Instructor: Associate Professor Eleanor J. Hogan
Department: Asian Studies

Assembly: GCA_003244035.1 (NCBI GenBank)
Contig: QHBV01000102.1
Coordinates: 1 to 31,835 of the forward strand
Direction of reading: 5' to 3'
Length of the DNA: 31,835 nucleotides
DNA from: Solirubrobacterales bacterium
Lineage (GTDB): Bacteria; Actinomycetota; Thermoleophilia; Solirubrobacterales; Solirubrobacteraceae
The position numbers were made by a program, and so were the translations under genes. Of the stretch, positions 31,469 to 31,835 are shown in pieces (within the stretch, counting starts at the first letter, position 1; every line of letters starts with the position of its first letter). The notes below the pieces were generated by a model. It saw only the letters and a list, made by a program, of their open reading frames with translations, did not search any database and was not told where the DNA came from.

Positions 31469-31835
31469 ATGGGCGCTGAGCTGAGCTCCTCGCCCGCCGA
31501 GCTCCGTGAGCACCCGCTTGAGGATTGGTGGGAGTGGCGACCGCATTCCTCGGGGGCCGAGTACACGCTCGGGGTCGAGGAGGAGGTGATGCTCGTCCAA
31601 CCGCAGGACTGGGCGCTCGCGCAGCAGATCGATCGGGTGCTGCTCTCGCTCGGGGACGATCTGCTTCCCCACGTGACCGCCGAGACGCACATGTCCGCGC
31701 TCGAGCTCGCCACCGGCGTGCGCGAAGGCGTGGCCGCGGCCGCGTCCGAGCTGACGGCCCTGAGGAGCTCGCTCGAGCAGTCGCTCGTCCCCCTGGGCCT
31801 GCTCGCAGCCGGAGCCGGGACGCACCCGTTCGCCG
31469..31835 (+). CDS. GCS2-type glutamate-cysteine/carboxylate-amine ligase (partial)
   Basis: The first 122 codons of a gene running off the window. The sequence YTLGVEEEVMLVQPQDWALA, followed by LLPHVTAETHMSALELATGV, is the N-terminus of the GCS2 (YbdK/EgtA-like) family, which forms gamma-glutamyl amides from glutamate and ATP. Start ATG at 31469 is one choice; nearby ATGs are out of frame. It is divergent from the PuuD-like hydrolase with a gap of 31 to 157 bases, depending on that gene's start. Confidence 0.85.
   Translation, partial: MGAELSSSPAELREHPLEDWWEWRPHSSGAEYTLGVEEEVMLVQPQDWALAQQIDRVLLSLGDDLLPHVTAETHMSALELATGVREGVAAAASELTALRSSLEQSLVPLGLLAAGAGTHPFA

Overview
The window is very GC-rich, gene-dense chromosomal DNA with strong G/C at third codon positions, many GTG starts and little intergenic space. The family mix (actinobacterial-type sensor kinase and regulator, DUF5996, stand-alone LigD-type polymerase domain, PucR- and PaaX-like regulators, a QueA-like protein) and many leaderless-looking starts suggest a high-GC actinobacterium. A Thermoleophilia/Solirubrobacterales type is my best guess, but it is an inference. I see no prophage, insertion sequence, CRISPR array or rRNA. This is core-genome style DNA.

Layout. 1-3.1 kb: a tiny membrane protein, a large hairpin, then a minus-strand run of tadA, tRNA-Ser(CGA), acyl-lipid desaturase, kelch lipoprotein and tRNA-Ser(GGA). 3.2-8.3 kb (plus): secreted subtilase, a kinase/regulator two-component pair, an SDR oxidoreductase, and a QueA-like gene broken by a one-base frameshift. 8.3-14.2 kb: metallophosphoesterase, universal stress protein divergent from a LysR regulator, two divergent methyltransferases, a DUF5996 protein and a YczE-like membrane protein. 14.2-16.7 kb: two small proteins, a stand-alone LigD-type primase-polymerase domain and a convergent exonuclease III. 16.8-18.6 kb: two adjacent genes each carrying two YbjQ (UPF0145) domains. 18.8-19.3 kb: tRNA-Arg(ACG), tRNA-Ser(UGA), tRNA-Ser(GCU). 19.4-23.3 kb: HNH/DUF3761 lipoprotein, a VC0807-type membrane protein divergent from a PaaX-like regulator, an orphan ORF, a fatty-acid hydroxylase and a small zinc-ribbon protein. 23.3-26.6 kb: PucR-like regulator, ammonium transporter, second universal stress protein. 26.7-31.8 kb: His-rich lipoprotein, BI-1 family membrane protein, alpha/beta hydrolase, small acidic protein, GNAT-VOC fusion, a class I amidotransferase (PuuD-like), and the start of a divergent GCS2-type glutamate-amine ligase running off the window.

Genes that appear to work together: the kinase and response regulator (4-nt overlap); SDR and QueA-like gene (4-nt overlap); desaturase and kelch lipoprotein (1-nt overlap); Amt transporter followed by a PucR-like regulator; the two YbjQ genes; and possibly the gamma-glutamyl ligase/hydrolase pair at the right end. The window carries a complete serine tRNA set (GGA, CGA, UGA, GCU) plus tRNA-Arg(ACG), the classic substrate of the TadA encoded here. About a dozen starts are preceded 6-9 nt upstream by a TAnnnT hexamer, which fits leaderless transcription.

Godzilla, Astro Boy, and Hello Kitty are all Japanese nationals who have become global citizens. Beginning with Godzilla, this course examines Japanese popular culture from the immediate post-war period to the present. People of all ages enjoy Japanese characters, stories, and culture through varied media such as film, animated films (anime), comics (manga), video games, game shows, fanzines and fan sites, and novels. Scholars write of Japan’s “Gross National Cool” and “soft power” as they joke about the cultural invasion of Japan. Using a variety of interdisciplinary methods, the course examines the sustained presence of these popular icons and cultural works in Japan and beyond. Identifying these cultural products/art forms as reflections of Japanese identity, culture, history, art, and literature, we then examine the portability of these icons/media into other cultures. We seek to answer such questions as: How and why do some characters survive and thrive outside of Japan, while others such as Sweetbread-man (Anpanman), Bacteria-man (Baikinman) have not made the trip across the ocean? What, if anything, has been changed to make a character/story/game more appealing to another culture? What is an otaku and how has the definition changed over time and place? What do these products say about post-war Japanese culture? Informed discussion, writing, research and presentations provide a thorough examination and analysis of the appeal of Japanese popular culture and its relation to Japanese identity and globalization.